And . . . I almost fainted when I saw I had a comment from you! Just kidding :), but I think this is the FIRST time you have ever commented on my blog! Hooray!!

Thanks for sharing!

Joey said...

We don't give the kids allowances, we could not afford to feed them if we did! Just kidding! 11,9,8,6,3,1 all work around the house. The littlest can pick up his toys(some times he needs encouragement), unload the dryer, put the clothes into the dryer, hands me laundry to fold, and picks up trash. 3 makes bed, sets table, (we no longer use them, but a great idea to teach this is buy cheap white placemats and draw a place setting on them, I read it somewhere and it worked wonderful) sorts laundry (light/dark) sweeps, unloads dishwasher, etc.. Most kids love to do whaterver Mom & Dad do. Whenever they get money for their b-days, they tithe, save, & the older ones keep a little for later. My two oldest have specific things they also want to save for so I started accounts that I keep as whatever goes into the bank stays there. A few years ago the older two boys would go to work with Dad and pick up trash from the job site & other jobs, for a good days work they earn $5. They have ways to make money, but it is never connected to responsability at home.
Thanks for the e-mail, I have been out in the yard so much I have not had much time for the computer, but will e-mail back soon.

Carrie said...

Joey, thanks so much for sharing about your kids' chores, and also the ways they are learning about handling money! That is a great idea about the placemats. I am scared to let Sam set the table with my breakable plates because they are VERY hard to find (not being made anymore) but I could teach him using paper or plastic plates and graduate to the nice ones when he is older. :)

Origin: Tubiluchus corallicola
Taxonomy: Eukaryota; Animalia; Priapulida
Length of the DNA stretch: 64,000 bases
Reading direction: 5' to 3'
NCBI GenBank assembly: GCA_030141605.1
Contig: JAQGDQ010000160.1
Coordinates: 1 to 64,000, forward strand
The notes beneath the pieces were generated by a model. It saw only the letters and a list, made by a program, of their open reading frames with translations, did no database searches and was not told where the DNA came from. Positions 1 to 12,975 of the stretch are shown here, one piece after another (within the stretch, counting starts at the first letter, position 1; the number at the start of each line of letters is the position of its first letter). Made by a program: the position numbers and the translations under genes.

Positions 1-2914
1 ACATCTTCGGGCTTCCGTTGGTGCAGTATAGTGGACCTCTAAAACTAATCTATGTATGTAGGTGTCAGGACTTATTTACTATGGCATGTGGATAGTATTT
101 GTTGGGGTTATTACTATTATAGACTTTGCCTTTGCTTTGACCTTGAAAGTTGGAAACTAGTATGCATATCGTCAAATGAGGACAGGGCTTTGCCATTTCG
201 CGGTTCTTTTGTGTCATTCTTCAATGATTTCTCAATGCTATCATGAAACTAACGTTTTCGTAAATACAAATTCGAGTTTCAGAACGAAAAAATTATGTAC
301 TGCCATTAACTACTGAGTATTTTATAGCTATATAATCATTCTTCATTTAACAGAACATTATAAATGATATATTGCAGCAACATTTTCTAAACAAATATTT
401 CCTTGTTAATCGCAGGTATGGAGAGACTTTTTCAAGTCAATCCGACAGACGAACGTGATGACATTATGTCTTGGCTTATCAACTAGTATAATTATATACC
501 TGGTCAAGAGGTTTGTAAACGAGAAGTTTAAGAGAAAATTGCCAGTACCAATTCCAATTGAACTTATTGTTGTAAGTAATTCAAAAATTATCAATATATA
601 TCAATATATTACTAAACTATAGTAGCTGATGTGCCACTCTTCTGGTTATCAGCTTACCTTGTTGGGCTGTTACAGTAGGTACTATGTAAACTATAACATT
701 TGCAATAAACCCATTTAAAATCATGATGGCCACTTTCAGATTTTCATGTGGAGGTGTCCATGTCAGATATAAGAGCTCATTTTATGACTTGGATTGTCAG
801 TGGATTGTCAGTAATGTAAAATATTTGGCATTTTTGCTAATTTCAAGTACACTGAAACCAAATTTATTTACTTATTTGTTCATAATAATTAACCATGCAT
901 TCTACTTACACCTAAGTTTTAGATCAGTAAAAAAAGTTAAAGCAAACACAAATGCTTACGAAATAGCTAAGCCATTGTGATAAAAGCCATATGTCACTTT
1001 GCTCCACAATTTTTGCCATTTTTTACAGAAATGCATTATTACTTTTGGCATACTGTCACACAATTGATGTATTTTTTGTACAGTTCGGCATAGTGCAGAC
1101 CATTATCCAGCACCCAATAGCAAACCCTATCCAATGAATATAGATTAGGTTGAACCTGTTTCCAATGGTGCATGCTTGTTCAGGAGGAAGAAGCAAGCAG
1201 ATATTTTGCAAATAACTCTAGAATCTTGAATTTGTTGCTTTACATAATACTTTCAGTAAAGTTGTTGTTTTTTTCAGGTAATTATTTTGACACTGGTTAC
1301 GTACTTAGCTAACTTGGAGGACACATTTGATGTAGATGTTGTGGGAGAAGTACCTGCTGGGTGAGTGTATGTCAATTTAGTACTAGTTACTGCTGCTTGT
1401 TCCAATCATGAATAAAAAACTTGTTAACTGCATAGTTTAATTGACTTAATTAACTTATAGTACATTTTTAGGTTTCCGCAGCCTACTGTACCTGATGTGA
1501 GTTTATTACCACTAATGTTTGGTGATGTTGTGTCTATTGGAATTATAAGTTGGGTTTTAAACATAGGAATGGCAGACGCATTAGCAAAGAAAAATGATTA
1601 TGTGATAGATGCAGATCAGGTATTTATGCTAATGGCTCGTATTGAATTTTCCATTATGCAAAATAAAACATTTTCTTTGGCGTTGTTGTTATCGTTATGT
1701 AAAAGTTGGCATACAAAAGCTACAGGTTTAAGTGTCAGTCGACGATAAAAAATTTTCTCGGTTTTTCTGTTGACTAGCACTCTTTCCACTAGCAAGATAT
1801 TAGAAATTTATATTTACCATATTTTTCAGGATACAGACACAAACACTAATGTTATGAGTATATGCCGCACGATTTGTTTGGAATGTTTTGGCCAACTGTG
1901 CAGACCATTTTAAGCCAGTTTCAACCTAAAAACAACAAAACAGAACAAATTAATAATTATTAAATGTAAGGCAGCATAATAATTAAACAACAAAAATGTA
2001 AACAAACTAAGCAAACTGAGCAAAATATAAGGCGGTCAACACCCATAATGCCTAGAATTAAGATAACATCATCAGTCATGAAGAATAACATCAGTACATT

Rachel said...

Hi Carrie,
You have officially been "tagged". Check out my blog for details.

mindee said...

We do not give our children allowances yet, but similarly to Joey, we have taught them to tithe and save part of their gift money. They help around the house in many ways, though none of them have specific weekly chores that are theirs. They clean their rooms daily, as they are still learning the concept of putting things away when they are finished with them. Our oldest did some work with Daddy last summer and earned money from that. I'm not against having an allowance paid for certain extra chores as they get older (I'm thinking mowing the lawn, etc). After all, out in the world, one does get paid for doing a job. However, I think I'd want it to be balanced with the fact that there are certain chores that they do as part of our family where the rewards are instrinsic.

I think all the things Sam has been doing around the house are great. Sure, he can make his bed! One thing I had to get over with Hannah folding laundry is, it's not perfect and it may not be exactly how I'd do it. But who cares if she doesn't fold the towels in thirds? ;) At this age, they do the best they can.

Carrie said...

Rachel, thanks for tagging me! I just posted my 8 things--it was fun.

Mindee, thanks for your input! That's one thing I need to work with the kids on--putting toys away when they are finished with them. :) Something I need to work on myself, actually! (Not toys, but "stuff." :))

You also made a very good point about just letting the kids do the best they can at their age--not expecting perfection. Very important! :)